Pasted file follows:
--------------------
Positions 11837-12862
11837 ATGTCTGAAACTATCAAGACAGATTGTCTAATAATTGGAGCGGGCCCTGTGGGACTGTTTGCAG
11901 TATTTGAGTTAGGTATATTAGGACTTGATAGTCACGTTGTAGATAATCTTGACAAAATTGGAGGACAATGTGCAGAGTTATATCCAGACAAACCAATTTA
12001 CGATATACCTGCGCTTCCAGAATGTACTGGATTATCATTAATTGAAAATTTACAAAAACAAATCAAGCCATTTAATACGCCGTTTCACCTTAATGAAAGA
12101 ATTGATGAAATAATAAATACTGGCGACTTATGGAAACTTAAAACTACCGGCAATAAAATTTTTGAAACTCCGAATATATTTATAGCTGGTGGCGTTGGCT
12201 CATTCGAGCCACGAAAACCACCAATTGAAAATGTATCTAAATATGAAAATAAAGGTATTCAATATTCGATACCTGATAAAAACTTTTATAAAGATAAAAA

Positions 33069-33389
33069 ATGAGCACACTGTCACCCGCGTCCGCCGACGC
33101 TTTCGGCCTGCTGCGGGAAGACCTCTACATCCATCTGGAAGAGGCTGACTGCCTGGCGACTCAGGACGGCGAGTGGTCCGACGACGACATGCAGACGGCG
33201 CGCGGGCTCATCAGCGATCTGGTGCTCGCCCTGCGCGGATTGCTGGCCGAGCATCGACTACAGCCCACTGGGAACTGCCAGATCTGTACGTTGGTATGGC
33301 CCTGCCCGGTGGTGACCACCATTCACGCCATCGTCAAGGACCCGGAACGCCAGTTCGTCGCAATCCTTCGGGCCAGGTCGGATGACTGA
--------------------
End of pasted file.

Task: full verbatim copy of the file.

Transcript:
Positions 11837-12862
11837 ATGTCTGAAACTATCAAGACAGATTGTCTAATAATTGGAGCGGGCCCTGTGGGACTGTTTGCAG
11901 TATTTGAGTTAGGTATATTAGGACTTGATAGTCACGTTGTAGATAATCTTGACAAAATTGGAGGACAATGTGCAGAGTTATATCCAGACAAACCAATTTA
12001 CGATATACCTGCGCTTCCAGAATGTACTGGATTATCATTAATTGAAAATTTACAAAAACAAATCAAGCCATTTAATACGCCGTTTCACCTTAATGAAAGA
12101 ATTGATGAAATAATAAATACTGGCGACTTATGGAAACTTAAAACTACCGGCAATAAAATTTTTGAAACTCCGAATATATTTATAGCTGGTGGCGTTGGCT
12201 CATTCGAGCCACGAAAACCACCAATTGAAAATGTATCTAAATATGAAAATAAAGGTATTCAATATTCGATACCTGATAAAAACTTTTATAAAGATAAAAA

Positions 33069-33389
33069 ATGAGCACACTGTCACCCGCGTCCGCCGACGC
33101 TTTCGGCCTGCTGCGGGAAGACCTCTACATCCATCTGGAAGAGGCTGACTGCCTGGCGACTCAGGACGGCGAGTGGTCCGACGACGACATGCAGACGGCG
33201 CGCGGGCTCATCAGCGATCTGGTGCTCGCCCTGCGCGGATTGCTGGCCGAGCATCGACTACAGCCCACTGGGAACTGCCAGATCTGTACGTTGGTATGGC
33301 CCTGCCCGGTGGTGACCACCATTCACGCCATCGTCAAGGACCCGGAACGCCAGTTCGTCGCAATCCTTCGGGCCAGGTCGGATGACTGA